Haunted Parts of London

A little insight into haunted London and some of the ghosts that are said to inhabit the dark alleys.
London or Londinium as it was called when established by the Romans around AD 43 is the capital of England and is the second largest city in Europe. It is a city with a deep and sometimes dark history that is not seen in the post modern buildings and among the bustling shoppers at Christmas in Oxford street. But walking alone in the city when the workers have gone home, as you glide along the winding streets and back alleys somehow the atmosphere can often change into something a little unsettling, sinister even. The brick work of some of the older buildings have been a silent witness to devilish dealings in times past. The ancient gargoyles of churches stare down at you menacingly, as a Gothic mist on occasion descends as the shadows of London's old underworld move around quietly in the darkness just out of sight. Old London has a presence and atmosphere the essence of which almost demands tales of the supernatural. Here are some of the best

1. Saint Bartholomew's Hospital and the Spooky Lift

Lift shafts have been a popular area for hauntings for some time now. The Terror Tower Lift, an attraction at Disneyland is based around a lift that is controlled by other worldly forces, as the punters are thrown down as the lift free-falls after first encountering some of the ghosts. Indeed the ride is based on a television series; The Twilight Zone in which the lift of an old hotel is struck by lighting and becomes a vessel to a supernatural realm.
Archaic lift shafts, with the big brass hands clicking through the floors, have become a popular place for stories of ghosts. It is thought by some that the root all fear is based on the concept of the unknown. Therefore the idea of a lift with a mind of its own entails an unpredictable and frightening beast. A lift shaft is a small and claustrophobic place and one that moves independently of any human is surely a terrifying mechanism.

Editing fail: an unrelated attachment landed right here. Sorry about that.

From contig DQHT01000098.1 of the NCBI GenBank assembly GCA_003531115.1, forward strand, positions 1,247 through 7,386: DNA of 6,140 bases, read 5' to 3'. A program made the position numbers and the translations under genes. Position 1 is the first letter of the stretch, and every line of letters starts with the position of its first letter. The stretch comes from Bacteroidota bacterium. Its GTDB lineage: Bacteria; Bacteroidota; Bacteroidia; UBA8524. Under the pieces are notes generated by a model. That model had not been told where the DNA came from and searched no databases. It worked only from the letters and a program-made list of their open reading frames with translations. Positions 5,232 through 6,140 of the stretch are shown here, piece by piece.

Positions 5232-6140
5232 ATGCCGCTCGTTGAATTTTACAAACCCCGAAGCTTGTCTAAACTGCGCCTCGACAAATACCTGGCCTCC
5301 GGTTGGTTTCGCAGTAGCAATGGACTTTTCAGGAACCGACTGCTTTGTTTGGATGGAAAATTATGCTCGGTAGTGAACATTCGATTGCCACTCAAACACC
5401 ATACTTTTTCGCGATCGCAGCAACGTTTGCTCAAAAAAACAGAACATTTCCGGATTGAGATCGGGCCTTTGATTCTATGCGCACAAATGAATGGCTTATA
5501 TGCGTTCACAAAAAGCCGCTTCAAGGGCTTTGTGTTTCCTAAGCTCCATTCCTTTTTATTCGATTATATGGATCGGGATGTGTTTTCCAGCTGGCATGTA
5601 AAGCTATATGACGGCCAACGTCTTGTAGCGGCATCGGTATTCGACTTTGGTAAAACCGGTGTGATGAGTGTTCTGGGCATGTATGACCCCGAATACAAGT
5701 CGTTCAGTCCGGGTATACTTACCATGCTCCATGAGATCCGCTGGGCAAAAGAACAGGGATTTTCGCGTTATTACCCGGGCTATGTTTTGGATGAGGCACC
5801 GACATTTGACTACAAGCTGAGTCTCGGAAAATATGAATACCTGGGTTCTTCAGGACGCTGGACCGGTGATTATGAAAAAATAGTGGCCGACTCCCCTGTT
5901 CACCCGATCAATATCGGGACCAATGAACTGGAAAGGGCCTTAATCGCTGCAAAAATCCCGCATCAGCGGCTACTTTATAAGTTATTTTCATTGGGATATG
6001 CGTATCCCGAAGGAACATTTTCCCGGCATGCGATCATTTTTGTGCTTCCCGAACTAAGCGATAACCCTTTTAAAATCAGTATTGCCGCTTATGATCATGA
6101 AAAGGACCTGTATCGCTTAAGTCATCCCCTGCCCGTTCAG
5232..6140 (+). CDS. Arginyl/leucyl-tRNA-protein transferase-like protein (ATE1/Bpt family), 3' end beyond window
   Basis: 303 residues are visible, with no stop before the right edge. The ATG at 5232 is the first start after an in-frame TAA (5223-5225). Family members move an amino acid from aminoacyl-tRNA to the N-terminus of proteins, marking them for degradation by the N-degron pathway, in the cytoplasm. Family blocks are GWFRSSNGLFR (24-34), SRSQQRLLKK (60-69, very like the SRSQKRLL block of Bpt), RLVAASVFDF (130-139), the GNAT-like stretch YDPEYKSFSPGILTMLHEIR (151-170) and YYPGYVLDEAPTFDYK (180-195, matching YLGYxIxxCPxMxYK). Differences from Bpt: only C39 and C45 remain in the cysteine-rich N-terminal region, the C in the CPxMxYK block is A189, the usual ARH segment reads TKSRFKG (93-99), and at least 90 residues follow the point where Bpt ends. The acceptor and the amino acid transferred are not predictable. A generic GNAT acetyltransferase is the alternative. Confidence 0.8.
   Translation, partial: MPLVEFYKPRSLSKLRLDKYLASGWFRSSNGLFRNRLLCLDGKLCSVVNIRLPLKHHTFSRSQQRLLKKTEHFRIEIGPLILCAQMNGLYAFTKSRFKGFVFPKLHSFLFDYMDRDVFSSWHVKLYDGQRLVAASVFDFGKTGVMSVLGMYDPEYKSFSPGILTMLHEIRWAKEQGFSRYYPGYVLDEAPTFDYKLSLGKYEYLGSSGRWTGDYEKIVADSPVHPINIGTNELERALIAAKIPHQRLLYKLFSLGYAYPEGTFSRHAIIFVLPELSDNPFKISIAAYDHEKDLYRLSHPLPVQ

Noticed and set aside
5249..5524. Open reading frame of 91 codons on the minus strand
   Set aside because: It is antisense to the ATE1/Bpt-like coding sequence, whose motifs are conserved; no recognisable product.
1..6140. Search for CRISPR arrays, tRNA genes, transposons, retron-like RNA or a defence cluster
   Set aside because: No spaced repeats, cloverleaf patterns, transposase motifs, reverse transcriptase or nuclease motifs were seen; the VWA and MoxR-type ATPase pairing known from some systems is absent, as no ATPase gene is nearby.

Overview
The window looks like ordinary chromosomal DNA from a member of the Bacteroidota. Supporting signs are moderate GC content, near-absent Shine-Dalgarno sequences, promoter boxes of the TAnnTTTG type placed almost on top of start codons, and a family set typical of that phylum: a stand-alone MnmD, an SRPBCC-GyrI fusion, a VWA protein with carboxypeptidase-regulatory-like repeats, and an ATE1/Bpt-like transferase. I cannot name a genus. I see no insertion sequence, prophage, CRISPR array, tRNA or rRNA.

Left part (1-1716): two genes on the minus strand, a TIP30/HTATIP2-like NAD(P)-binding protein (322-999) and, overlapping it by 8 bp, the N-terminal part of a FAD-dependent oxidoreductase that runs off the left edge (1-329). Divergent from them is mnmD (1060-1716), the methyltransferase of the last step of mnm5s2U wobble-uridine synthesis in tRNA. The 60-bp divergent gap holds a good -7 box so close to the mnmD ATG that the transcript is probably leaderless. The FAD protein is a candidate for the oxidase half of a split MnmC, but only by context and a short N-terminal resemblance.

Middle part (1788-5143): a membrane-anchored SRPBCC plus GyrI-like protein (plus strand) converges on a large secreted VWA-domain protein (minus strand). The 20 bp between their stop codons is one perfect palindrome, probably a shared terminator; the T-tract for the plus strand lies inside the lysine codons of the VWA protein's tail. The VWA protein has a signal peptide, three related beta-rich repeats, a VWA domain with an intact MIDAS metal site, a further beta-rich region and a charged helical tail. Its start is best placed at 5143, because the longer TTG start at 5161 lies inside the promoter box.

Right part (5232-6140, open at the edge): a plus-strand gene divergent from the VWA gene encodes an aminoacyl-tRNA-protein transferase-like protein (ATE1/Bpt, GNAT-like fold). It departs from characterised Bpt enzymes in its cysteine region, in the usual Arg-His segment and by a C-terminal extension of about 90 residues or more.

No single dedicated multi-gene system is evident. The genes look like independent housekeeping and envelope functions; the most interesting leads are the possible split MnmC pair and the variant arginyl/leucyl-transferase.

Saint Bart's hospital is the oldest surviving hospital in London. It has survived both the Great Fire Of London and The Blitz. Ironically it was hit by a Zeppelin raid in World War One and the outer masonry still bares the damage in the form of large chips.
Bart's as those who study and work here know it is famous for being the oldest hospital in London to still stand on its original site; its origins go right back to 1123. In the bowels of the hospital there is an old lift (elevator) which generations of doctors and nurses have come to know as the 'coffin lift'.
In the silent, early hours of the mornings it has been known to take unsuspecting passengers down to the basement regardless of which floor they have pressed the button for. Once there it's lights go out and it will not move. After a few moments of pushing the buttons, staff will be able to force open the gates and walk back to the ground floor. Here they find the lift waiting, its gates open and its lights on.
Should they then choose to walk up to the original level they were trying to reach, they will have the unpleasant experience of the lift follow them up, as the stairs they must take are twisted around the lift shaft. Which is an open shaft aside from the wire mesh enclosing it. If the person stops, the lift will stop. If the person speeds up, the lift will speed up staying a couple of feet below them. Tradition maintains that it is the ghost of a nurse, who was once murdered in the lift in the basement by a deranged patient, is responsible for the malfunction. The floor they arrive at is always the basement where the lift sits with its lights out. The terrified passenger is able to force the door open after a few minutes of struggle. When the passenger returns to the ground floor the lift is said to be faithfully waiting, doors open and the lights back on. If the passenger has not already left the building in terror and decides to take the stairs the sound of the menacing lift rattling up the column in the middle of the stairway is audible, apparently following the terrified hospital worker.
The spirit reputed to be responsible for the poltergeist activity of the lift is of a nurse murdered by a mad patient of the hospital inside the lift. Although the behavior of the lift might suggest that it is in fact the eccentric murderer that is haunting the old lift.